The Thing I Like About …

French Kiss:  when she’s telling Charlie the truth but doesn’t realize it.

In French Kiss, Kate is engaged to Charlie, a doctor who has a conference in France to which she is unable to go.  While in France, Charlie falls for the lovely Juliet, and dumps Kate over the phone.  Kate decides to follow Charlie to France, to win him back from Juliet and get back the life she had carefully, meticulously planned.  She’s a planner.

Of course, things go horribly wrong – stolen luggage, stolen passport, random smoking French criminal (but a nice criminal) tagging along, a horrible bout of lactose intolerance – but despite great adversity, Kate finds Charlie, and she and Luc (the criminal) devise a plan to win Charlie back.  A plan that involves making Charlie think Kate doesn’t need him anymore – because we always want what we can’t have, right?  So as soon as she presents herself as someone who has moved beyond him, Charlie will forget all about Juliet and go back to Canada with Kate.  And Kate needs that, because, of course, she hasn’t moved beyond Charlie at all.

So she finds Charlie and Juliet on the beach, and she sits down and starts talking to them jovially about her adventure.  “I got on a plane, and flew over the big blue ocean” – she is terribly afraid of flying – “and then everything went wrong.  So I was wandering the streets of Paris, penniless, without a hope in the world … you can do a lot of soul-searching in a time like that.  I realized that I’ve spent most of my adult life trying to protect myself from exactly this situation” – she’s a planner – “and you cannot do it.  There’s no home safe enough, no relationship secure enough.  You’re just setting yourself up for an even bigger fall and having an incredibly boring time in the process.  Sorry, Charlie.”  She sits back to admire her handiwork:  Charlie is suitably intrigued by her detached manner and her brutal honesty, completely unaware that it is a ruse to entice him back “home”.  The ruse works so well, in fact, that Charlie does want Kate back (or perhaps Kate also – I’ve never been sure).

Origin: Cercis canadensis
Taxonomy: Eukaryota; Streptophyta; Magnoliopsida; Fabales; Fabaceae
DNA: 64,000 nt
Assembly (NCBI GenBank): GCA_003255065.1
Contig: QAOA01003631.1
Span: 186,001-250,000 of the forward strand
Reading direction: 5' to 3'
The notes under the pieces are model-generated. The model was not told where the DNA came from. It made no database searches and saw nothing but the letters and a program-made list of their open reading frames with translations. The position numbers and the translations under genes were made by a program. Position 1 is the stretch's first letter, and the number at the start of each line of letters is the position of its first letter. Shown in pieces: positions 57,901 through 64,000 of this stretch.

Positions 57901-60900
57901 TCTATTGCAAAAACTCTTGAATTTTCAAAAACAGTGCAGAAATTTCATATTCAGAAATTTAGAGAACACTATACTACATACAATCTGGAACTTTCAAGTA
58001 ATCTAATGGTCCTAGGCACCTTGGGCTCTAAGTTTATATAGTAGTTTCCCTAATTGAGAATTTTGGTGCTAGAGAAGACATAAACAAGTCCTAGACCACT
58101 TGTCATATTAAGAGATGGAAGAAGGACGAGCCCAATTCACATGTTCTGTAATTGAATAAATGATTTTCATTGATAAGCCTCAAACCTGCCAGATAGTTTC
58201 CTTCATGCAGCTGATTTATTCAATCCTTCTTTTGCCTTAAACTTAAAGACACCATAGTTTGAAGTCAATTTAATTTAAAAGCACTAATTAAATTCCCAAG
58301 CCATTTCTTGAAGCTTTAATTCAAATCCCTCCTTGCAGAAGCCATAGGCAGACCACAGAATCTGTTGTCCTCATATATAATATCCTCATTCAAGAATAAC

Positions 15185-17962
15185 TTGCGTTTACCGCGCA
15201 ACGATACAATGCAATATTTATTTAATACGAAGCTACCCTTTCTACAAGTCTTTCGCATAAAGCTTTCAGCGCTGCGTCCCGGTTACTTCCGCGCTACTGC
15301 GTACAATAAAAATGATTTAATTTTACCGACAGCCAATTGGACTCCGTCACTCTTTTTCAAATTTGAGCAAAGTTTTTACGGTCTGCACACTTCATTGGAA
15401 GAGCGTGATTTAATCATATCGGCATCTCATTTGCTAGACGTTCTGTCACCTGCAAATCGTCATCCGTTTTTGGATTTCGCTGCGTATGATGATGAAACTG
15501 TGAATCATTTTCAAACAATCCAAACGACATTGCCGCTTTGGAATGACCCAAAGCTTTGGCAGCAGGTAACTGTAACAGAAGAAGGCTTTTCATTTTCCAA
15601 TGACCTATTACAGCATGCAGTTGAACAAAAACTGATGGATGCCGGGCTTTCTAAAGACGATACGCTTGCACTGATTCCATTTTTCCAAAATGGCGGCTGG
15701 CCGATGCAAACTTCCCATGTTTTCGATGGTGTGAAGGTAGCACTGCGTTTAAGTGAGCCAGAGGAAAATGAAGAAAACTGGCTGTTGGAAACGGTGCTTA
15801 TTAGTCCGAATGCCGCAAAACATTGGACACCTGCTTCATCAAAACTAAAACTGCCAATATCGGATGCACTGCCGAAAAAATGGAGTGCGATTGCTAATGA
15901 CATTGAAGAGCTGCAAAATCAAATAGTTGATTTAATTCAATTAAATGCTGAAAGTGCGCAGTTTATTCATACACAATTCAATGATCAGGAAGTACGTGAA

The problem is that Kate wasn’t lying.  She doesn’t know she wasn’t lying until later, when she realizes that everything she said was spot-on:  she had confronted her fears, done something daring, faced sincere hardship … this meticulous planner plunged into complete unpredictability, with a man who is, well, a criminal (but a nice criminal); she did do a lot of soul-searching, she did begin to see a life without Charlie in it, and she did see the fruitlessness of trying to prevent heartache by living in a cushioned bubble.

People go through life in a very complicated manner.  We have things or people or situations that we don’t want to lose, and we hang onto those things or people or situations with all ten fingernails dug in, ignoring pretty much everything else – the messages our bodies are sending, the messages we’re trying to send ourselves about where our hearts really lie, about what we really want, about what’s actually best for us.  We ignore the voices inside us that scream for a better happiness because we’re terrified of losing what we already have … even if we don’t really want it anymore.  Kate makes it almost to the end of the film before listening to the stuff she already said – her “lie” to Charlie, her plan to win him back – but she finally does listen, and accept, and change and grow and become happier.

So now it’s our turn.

 

 

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